Singer and dancer Florence Mills was the ‘Queen of Happiness’
AmNews in the Classroom
Herb Boyd | 7/3/2014, 1:09 p.m.
A few weeks ago while doing a profile on the great pianist and composer Eubie Blake, I was reacquainted with the short but brilliant life of Florence Mills, who starred in Blake and Noble Sissle’s musical “Shuffle Along” in 1921.
Find out more: The Encyclopedia Britannica has a wonderful profile on Mills, and there are several books that capture her vibrancy and her determination to open doors for other Black performers. In his autobiography “The Big Sea,” Langston Hughes offers a vivid description of Mills’ unforgettable funeral.
Discussion:“Shuffle Along” had a number of memorable songs and a political plotline that is worth reviewing for its book, lyrics, music, and of course the breakthrough it made for Black entertainers on and off Broadway
Place in context: When the Harlem Renaissance is cited, the focus is mainly on the literature and not the dancers, singers, actors or other artists outside the literary realm. Mills came along in the ’20s and was undaunted by the racism and discrimination.
Mills, born Jan. 25, 1895, the year Booker T. Washington delivered that speech in Atlanta the propelled him forever into the spotlight, died on Nov. 1, 1927, at the age of 32 with many of her dreams and aspirations unfulfilled. Celebrated for her commanding stage presence and song stylings, Mills was known for her version of “I’m a Little Blackbird Looking For a Bluebird”—whose mournful lyrics were in stark contrast to her bubbly personality. She was planning to start her own all-Black revue when she died, obviously a vehicle through which she would be the most luminous of the performers.
A native of the District of Columbia (or the near environs), Mills was a child prodigy, taking to the stage at 5 years of age as “Baby Florence.” She practically stole the stage from the fabulous comedy team Bert Williams and George Walker in their road production of “Sons of Ham.” In effect, she was an ebony-hued Shirley Temple who was an equally superb singer and dancer, even though she was still a tot. For a while, she performed with a white dance team. Her talent was so impressive that even white vaudevillians were in awe.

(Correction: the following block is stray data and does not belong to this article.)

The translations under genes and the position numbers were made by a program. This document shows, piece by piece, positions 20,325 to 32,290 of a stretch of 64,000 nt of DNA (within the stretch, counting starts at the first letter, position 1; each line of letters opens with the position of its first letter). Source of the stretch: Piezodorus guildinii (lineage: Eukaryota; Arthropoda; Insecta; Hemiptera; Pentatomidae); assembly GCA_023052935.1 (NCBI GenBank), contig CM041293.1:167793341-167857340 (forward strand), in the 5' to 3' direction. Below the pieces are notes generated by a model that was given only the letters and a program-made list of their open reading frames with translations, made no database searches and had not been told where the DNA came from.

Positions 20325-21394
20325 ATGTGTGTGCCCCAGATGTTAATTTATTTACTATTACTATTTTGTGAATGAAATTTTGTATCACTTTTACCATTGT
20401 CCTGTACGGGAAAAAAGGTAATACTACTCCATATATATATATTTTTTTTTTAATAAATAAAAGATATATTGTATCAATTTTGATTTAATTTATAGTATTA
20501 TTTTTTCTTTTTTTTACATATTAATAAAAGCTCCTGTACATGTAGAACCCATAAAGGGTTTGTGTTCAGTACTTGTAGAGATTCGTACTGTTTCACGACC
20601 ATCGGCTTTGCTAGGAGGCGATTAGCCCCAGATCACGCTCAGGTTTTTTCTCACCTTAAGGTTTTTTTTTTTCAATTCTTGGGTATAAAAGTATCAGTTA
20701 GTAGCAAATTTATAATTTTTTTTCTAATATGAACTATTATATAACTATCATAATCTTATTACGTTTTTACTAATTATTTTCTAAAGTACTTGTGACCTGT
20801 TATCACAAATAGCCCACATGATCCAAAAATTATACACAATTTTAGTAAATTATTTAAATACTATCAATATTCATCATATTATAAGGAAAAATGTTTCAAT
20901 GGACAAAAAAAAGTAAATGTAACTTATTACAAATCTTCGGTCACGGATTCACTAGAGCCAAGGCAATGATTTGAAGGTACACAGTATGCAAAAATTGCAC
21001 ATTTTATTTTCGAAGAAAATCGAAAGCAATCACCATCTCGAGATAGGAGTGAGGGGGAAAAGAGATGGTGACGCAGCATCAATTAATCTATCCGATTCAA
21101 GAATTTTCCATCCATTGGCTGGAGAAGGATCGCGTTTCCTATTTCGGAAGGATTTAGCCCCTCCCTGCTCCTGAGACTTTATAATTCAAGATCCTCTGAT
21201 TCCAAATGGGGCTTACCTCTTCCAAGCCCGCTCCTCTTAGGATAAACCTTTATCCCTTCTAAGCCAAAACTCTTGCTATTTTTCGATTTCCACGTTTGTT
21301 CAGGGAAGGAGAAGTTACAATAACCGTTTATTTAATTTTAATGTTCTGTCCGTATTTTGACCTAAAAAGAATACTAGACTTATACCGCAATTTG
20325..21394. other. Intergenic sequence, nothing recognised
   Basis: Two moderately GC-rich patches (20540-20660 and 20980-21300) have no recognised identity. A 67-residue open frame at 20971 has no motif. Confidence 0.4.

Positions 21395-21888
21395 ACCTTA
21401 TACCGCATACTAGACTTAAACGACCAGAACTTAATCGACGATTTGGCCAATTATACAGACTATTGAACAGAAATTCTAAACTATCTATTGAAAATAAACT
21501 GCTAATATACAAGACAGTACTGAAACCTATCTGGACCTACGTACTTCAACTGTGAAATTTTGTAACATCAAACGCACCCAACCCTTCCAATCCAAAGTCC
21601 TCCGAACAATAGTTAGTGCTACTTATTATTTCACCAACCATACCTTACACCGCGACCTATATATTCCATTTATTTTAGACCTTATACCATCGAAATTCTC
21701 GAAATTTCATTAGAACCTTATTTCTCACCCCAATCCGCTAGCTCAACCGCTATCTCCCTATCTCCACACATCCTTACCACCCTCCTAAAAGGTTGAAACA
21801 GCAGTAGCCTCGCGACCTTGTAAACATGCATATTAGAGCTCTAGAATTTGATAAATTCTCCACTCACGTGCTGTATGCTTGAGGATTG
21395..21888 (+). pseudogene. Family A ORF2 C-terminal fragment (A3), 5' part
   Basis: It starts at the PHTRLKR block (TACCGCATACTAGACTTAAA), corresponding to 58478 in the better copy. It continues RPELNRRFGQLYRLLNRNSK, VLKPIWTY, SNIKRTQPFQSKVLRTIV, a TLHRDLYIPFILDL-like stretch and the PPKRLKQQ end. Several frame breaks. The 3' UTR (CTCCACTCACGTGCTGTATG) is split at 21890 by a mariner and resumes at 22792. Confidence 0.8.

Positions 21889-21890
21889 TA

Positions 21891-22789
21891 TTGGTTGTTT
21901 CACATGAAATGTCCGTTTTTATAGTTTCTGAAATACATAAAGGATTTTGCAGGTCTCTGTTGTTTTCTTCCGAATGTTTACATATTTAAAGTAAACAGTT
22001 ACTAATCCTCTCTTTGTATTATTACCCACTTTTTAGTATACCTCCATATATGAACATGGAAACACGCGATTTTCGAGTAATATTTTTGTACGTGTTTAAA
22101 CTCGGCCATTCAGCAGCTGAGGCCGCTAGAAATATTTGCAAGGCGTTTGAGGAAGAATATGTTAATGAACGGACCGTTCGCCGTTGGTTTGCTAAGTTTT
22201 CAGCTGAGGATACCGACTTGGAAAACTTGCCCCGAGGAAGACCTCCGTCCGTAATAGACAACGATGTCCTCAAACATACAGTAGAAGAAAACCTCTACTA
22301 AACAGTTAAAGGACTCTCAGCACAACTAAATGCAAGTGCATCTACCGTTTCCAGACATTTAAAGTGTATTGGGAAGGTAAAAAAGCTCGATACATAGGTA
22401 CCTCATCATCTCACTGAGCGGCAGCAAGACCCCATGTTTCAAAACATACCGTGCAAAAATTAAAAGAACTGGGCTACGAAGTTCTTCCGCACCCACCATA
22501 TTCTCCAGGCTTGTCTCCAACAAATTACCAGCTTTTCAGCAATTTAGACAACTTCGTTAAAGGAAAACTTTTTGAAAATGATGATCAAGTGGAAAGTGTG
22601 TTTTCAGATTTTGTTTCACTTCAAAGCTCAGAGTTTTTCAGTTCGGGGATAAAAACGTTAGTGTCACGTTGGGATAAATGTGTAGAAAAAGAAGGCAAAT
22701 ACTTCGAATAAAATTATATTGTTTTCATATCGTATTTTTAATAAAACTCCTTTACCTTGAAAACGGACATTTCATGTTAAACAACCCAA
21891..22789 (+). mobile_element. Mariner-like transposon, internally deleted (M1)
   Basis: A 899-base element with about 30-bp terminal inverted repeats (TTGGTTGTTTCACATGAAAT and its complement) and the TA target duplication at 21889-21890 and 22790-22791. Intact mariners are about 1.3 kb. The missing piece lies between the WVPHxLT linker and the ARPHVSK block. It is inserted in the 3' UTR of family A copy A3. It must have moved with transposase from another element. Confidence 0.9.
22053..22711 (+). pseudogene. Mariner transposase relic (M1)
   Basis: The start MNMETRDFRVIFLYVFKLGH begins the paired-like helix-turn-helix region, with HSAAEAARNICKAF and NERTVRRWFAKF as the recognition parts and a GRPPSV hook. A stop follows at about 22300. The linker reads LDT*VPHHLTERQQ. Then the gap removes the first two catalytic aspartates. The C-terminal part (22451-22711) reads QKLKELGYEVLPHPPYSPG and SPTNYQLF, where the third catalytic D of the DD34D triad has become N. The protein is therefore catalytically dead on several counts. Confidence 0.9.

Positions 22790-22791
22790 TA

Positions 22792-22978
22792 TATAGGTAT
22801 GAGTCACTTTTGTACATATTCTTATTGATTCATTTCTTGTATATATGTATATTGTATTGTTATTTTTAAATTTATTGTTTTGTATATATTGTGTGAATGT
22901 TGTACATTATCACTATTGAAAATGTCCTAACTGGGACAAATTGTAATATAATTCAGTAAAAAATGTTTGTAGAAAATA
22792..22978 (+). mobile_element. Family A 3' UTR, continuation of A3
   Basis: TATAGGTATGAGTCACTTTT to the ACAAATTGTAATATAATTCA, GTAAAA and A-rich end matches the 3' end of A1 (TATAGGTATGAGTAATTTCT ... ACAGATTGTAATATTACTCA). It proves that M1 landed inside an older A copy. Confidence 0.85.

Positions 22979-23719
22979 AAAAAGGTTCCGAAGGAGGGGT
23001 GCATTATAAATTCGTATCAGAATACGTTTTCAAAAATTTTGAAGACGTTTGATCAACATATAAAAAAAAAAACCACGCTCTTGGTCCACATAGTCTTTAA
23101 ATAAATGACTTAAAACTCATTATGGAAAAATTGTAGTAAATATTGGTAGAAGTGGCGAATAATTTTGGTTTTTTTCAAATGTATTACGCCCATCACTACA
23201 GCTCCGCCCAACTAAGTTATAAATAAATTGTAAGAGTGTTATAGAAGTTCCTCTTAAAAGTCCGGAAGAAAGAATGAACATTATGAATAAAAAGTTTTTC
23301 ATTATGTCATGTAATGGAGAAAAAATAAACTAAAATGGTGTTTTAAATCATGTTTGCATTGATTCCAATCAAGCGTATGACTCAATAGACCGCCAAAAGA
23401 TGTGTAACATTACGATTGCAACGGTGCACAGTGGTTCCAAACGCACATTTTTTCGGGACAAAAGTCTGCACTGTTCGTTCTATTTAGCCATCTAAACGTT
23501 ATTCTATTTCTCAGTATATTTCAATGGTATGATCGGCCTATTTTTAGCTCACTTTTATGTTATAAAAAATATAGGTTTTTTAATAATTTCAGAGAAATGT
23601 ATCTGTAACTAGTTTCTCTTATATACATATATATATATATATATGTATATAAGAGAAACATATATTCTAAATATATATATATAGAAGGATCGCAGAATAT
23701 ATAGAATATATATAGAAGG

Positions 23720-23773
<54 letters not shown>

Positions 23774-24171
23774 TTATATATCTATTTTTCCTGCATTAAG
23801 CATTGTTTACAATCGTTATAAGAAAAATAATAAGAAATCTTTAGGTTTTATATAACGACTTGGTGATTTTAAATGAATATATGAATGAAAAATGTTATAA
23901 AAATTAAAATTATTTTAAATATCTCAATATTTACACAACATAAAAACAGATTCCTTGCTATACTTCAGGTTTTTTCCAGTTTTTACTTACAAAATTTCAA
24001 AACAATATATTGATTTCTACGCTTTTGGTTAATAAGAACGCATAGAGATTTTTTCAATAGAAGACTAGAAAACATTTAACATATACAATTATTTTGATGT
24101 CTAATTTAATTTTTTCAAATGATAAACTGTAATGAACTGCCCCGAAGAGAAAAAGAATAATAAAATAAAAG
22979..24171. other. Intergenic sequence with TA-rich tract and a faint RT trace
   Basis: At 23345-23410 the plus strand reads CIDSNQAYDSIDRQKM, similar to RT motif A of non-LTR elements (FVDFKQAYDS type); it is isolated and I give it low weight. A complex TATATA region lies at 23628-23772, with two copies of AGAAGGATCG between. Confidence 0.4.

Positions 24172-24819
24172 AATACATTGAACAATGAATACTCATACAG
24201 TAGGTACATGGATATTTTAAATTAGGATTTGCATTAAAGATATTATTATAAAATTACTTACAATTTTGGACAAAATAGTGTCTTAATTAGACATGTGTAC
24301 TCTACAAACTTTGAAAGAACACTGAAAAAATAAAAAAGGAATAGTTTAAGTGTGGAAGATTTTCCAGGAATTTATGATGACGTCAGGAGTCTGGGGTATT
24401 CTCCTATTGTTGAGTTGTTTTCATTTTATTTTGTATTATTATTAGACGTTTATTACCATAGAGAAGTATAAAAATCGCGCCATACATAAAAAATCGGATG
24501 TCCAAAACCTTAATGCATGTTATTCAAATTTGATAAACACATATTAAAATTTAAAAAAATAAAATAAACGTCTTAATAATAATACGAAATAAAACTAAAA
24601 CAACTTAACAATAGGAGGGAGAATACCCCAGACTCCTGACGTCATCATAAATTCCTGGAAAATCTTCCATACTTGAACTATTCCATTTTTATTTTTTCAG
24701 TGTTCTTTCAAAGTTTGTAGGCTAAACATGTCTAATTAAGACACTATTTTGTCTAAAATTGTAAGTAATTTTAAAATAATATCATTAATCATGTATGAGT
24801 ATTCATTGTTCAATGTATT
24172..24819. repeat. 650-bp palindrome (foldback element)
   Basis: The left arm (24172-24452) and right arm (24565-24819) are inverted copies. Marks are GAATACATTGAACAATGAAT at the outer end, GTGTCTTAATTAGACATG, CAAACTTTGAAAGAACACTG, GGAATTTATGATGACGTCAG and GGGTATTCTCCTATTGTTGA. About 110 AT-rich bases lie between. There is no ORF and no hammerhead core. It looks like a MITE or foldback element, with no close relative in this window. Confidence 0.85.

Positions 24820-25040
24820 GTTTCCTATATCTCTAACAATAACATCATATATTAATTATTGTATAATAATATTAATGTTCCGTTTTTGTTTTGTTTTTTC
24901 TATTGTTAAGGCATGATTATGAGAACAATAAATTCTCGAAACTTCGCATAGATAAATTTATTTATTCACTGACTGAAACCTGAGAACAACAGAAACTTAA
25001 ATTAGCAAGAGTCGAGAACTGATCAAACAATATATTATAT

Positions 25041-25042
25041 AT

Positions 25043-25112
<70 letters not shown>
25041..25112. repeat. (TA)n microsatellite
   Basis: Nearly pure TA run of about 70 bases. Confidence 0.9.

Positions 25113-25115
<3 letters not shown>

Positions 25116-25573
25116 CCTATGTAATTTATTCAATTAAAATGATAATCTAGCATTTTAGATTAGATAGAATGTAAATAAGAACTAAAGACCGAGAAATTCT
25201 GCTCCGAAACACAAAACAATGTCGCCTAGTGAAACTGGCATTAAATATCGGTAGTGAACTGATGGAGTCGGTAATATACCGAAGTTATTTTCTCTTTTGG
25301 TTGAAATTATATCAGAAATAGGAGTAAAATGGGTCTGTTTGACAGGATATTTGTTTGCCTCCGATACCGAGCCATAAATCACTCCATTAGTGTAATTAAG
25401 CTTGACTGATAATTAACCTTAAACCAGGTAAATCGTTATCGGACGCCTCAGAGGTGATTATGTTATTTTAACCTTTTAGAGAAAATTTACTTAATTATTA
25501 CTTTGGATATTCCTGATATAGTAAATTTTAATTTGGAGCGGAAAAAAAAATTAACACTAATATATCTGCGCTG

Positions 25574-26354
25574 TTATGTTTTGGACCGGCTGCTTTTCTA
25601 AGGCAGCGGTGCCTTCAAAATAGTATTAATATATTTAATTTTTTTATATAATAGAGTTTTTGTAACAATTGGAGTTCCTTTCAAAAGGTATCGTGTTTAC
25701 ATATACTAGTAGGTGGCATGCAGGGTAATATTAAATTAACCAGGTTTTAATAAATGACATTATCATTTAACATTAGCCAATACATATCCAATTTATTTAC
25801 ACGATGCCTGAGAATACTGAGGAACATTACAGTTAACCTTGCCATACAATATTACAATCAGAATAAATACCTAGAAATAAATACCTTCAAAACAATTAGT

In 1903, perhaps with the aim of promoting their child’s promising career, the Mills family moved to Harlem. This was at a time when Harlem was just beginning to receive a large influx of African-Americans, a flow stimulated by pioneering Black realtors such as Philip Payton and “Pig Foot Mary,” or Lillian Harris Dean.
Seven years after arriving in Harlem, Mills, with her two older sisters, formed a song and dance troupe that played the vaudeville circuit to some acclaim and recognition. Their revue was extremely popular in Harlem.
Her reputation may have preceded her when she was tapped to be the lead in the Sissles’ musical. Many historians conclude that with her in a leading role, it was no wonder the musical is often construed as the signal event that sparked the legendary Harlem Renaissance. Her voice, according to the eminent chronicler of Harlem and incomparable artist and intellectual James Weldon Johnson, was “in the upper range … full of bell-like, bird-like tones.”